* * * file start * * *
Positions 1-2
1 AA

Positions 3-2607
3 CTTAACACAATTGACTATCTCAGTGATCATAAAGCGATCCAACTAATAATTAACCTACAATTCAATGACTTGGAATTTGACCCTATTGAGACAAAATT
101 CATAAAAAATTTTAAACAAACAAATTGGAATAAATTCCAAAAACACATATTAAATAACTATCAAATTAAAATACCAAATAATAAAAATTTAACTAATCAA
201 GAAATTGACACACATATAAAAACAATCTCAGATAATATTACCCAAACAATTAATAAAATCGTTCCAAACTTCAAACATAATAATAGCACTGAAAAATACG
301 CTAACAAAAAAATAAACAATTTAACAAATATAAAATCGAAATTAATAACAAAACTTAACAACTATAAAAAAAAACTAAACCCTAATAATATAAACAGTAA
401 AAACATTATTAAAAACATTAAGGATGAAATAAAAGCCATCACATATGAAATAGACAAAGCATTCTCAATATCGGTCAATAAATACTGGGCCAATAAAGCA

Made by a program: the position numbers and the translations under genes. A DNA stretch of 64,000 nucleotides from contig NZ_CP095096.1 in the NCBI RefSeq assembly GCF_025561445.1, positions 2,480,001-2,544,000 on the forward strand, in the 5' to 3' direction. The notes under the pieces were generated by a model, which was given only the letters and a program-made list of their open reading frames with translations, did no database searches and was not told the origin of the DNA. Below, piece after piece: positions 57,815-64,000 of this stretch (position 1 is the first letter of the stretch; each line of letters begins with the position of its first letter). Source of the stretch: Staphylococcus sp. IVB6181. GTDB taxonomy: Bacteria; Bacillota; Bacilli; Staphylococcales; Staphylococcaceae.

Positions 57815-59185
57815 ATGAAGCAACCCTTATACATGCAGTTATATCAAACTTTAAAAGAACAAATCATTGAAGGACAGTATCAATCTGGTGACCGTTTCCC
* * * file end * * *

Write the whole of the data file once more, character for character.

Positions 1-2
1 AA

Positions 3-2607
3 CTTAACACAATTGACTATCTCAGTGATCATAAAGCGATCCAACTAATAATTAACCTACAATTCAATGACTTGGAATTTGACCCTATTGAGACAAAATT
101 CATAAAAAATTTTAAACAAACAAATTGGAATAAATTCCAAAAACACATATTAAATAACTATCAAATTAAAATACCAAATAATAAAAATTTAACTAATCAA
201 GAAATTGACACACATATAAAAACAATCTCAGATAATATTACCCAAACAATTAATAAAATCGTTCCAAACTTCAAACATAATAATAGCACTGAAAAATACG
301 CTAACAAAAAAATAAACAATTTAACAAATATAAAATCGAAATTAATAACAAAACTTAACAACTATAAAAAAAAACTAAACCCTAATAATATAAACAGTAA
401 AAACATTATTAAAAACATTAAGGATGAAATAAAAGCCATCACATATGAAATAGACAAAGCATTCTCAATATCGGTCAATAAATACTGGGCCAATAAAGCA

Made by a program: the position numbers and the translations under genes. A DNA stretch of 64,000 nucleotides from contig NZ_CP095096.1 in the NCBI RefSeq assembly GCF_025561445.1, positions 2,480,001-2,544,000 on the forward strand, in the 5' to 3' direction. The notes under the pieces were generated by a model, which was given only the letters and a program-made list of their open reading frames with translations, did no database searches and was not told the origin of the DNA. Below, piece after piece: positions 57,815-64,000 of this stretch (position 1 is the first letter of the stretch; each line of letters begins with the position of its first letter). Source of the stretch: Staphylococcus sp. IVB6181. GTDB taxonomy: Bacteria; Bacillota; Bacilli; Staphylococcales; Staphylococcaceae.

Positions 57815-59185
57815 ATGAAGCAACCCTTATACATGCAGTTATATCAAACTTTAAAAGAACAAATCATTGAAGGACAGTATCAATCTGGTGACCGTTTCCC